Governor of the Bank of England Mark Carney has written a letter to the Treasury Select Committee, announcing that the Prudential Regulatory Authority (PRA) will start consulting this month on strengthening rules on clawing back bankers’ bonuses, according to the FT (£, p4). The PRA will also consult on other recommendations from the parliamentary commission on banking standards such as extending the period for bonus deferral beyond the current three to five years; Mr Carney wrote in his letter that he was “confident that most of the recommendations from the commission…could be put into practice.”
However, the Times (£, p38) states that Mr Carney warned the Committee that proposals to cancel the pensions of bankers whose banks receive taxpayers cash “could fall foul of European laws”. Mr Carney wrote that the “scope for taking action in respect of pension rights will require very careful legal analysis”.
The announcement came as the European Commission approved rules identifying which bankers would be included in the bonus cap (EU Observer). The Guardian (p21) reports that Belgian MEP Philippe Lamberts, who helped devise the cap, has called for the European Commission to sue the UK Government, after accusing the Coalition of having no interest in halting “absurd remuneration packages”. EU commissioner for the single market Michelle Barnier, said some banks were “doing their utmost to circumvent remuneration rules” (FT, £, p4).
The Telegraph Business section leads with an interview with Barclays Chief Executive Anthony Jenkins, who reveals that the decision to increase bonuses at Barclays last year was to avoid “a situation where the business begins to contract”, after 700 staff left the US investment bank after compensation was cut.
Claims managements companies reap rewards of PPI compensation
The Guardian (p24) cites a report from Citizens Advice which states that claims management firms have pocketed £5bn of the compensation paid out to those who were mis-sold PPI. The report also found that four in ten of those who made claims did not know that they could make one without the use of a claims management firm. The Mail (p28) states that these firms made the claims “without being clear that they would take up to 25 per cent” of the redress.
Lenders could face tougher capital rules
Stefan Ingves, head of the Bank of International Settlements, has called for a regulatory floor to be set to stop banks underestimating their risks and so holding insufficient capital buffers against some loans, according to CityAM (p8).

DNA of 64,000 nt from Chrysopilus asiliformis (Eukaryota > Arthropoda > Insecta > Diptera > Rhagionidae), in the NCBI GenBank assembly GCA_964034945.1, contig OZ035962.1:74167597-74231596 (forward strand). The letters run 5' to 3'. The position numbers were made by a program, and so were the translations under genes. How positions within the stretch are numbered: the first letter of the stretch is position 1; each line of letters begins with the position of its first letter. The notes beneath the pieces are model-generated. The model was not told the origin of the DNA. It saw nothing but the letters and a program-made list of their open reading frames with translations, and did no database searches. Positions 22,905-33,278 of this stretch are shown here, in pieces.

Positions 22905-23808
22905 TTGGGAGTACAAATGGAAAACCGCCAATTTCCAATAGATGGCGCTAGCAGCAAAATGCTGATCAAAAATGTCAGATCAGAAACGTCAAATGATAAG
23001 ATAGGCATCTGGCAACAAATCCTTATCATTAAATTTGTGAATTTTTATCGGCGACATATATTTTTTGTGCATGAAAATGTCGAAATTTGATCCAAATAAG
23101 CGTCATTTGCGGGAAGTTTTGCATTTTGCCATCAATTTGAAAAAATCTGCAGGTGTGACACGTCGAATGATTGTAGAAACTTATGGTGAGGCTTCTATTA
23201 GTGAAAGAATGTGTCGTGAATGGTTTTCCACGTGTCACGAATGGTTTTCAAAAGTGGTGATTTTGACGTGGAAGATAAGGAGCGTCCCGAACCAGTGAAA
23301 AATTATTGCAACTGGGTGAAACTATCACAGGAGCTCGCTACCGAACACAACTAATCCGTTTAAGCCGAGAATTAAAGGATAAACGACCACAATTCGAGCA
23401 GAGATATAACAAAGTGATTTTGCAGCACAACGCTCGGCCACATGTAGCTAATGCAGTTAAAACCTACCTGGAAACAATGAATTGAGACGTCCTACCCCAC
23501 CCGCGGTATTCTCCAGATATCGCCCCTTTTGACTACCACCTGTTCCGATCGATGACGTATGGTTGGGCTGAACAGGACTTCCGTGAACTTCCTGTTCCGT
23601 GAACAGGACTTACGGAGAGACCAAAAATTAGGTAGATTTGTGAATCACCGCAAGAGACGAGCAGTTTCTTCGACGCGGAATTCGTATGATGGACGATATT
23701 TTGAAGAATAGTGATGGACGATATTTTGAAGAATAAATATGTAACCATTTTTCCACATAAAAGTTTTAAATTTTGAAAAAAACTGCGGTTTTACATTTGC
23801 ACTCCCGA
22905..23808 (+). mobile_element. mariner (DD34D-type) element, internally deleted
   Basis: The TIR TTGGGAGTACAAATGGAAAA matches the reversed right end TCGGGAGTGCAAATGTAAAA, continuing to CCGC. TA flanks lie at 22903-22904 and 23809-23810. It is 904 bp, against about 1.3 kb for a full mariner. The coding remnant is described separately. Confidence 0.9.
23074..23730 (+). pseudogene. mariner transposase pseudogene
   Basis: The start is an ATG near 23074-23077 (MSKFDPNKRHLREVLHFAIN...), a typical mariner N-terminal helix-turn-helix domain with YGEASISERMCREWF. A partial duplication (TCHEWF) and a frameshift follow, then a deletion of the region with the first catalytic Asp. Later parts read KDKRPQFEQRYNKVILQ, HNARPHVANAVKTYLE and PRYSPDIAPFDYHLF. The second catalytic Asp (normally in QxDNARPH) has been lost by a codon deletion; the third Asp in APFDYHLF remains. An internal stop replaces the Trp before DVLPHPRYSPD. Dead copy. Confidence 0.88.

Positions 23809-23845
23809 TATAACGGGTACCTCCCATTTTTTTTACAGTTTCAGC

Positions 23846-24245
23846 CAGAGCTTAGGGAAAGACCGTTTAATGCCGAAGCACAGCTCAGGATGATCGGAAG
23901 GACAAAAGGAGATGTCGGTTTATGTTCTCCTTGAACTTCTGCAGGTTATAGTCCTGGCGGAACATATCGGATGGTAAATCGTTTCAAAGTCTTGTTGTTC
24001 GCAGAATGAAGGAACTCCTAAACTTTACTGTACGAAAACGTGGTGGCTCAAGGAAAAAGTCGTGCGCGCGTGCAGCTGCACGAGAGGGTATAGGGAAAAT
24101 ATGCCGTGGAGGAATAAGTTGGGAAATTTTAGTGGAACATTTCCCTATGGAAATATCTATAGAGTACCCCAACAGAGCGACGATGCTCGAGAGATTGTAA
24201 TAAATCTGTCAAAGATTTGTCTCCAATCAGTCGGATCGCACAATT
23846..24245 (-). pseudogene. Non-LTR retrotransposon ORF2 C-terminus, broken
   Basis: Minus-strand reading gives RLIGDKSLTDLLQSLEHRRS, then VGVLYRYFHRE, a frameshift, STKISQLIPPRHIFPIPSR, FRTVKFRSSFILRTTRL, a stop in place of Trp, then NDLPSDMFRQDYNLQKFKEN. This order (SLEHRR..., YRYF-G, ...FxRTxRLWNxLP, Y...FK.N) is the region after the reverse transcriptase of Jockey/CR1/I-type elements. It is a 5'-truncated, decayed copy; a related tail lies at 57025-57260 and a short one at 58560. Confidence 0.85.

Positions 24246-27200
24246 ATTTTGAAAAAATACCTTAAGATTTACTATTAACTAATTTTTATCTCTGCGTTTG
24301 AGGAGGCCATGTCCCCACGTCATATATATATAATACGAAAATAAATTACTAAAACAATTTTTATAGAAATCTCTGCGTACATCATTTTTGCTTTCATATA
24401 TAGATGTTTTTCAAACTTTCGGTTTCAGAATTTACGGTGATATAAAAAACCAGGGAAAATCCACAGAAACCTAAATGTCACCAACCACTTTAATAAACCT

Banks revise sales incentives
A Financial Conduct Authority (FCA) report has found that all the big retail banks have either replaced their incentives schemes or had made substantial changes to them, notes the FT (£, p4), with frontline staff being rewarded for customer service rather than volume of sales. The Times (£, p37) quotes Chief Executive of the FCA Martin Wheatley, who said: “We’ve seen some good progress but it is going to take time to see whether the changes firms have made to incentive schemes and their controls stick.”
It’s not often you open the morning’s newspaper to see Martin Wheatley, CEO of the Financial Conduct Authority (FCA), praise culture in banking. Too frequently his attention is taken up with customers that have been let down and the legacy of mis-sold products. Today’s FCA release struck a different note.
Finally, the European Commission has come forward with plans to restructure Europe’s banking sector after taking “into account the useful report by the high level [Liikanen] group”.
Bank culture is changing says regulator
The Telegraph (pB5) reports that retail banks have “listened” and taken action to change their bonus culture, according to a Financial Conduct Authority (FCA) review. FCA Chief Executive Martin Wheatley said: “Large numbers of firms are changing the way they reward sales staff and advisers to motivate better behaviour.”
Meanwhile, the latest complaints data from the Financial Ombudsman Service shows complaints were 38 per cent higher in 2013, but those unrelated to PPI fell by 11 per cent. Eric Leenders, the BBA’s executive director in charge of retail banking, said: “Banks have been working hard to deliver the service their customers expect and deserve.”
Sir Richard asks for views on new professional standards for banks
Writing in CityAM, Sir Richard Lambert states that banks will be obliged to commit to a “programme of continuous improvement in their standards of behaviour” with annual progress reports, under the new professional standards body being set up by the former CBI director general. Banks will be obliged to provide annual updates on whistleblowing, diversity and discipline. Sir Richard’s consultation ends on Friday.
Funding for Lending to concentrate on supporting business
Banks drew a total of £41.9 billion from the Bank of England’s Funding for Lending Scheme (FLS) since its launch in 2012, writes the Times (p39). Net lending to SMEs was slightly down as businesses continued to pay off debts and build up cash reserves, but the Bank’s data shows that new lending increased by 27 per cent over the past quarter compared to the same quarter last year.
Cable considers options to increase the number of women in top City jobs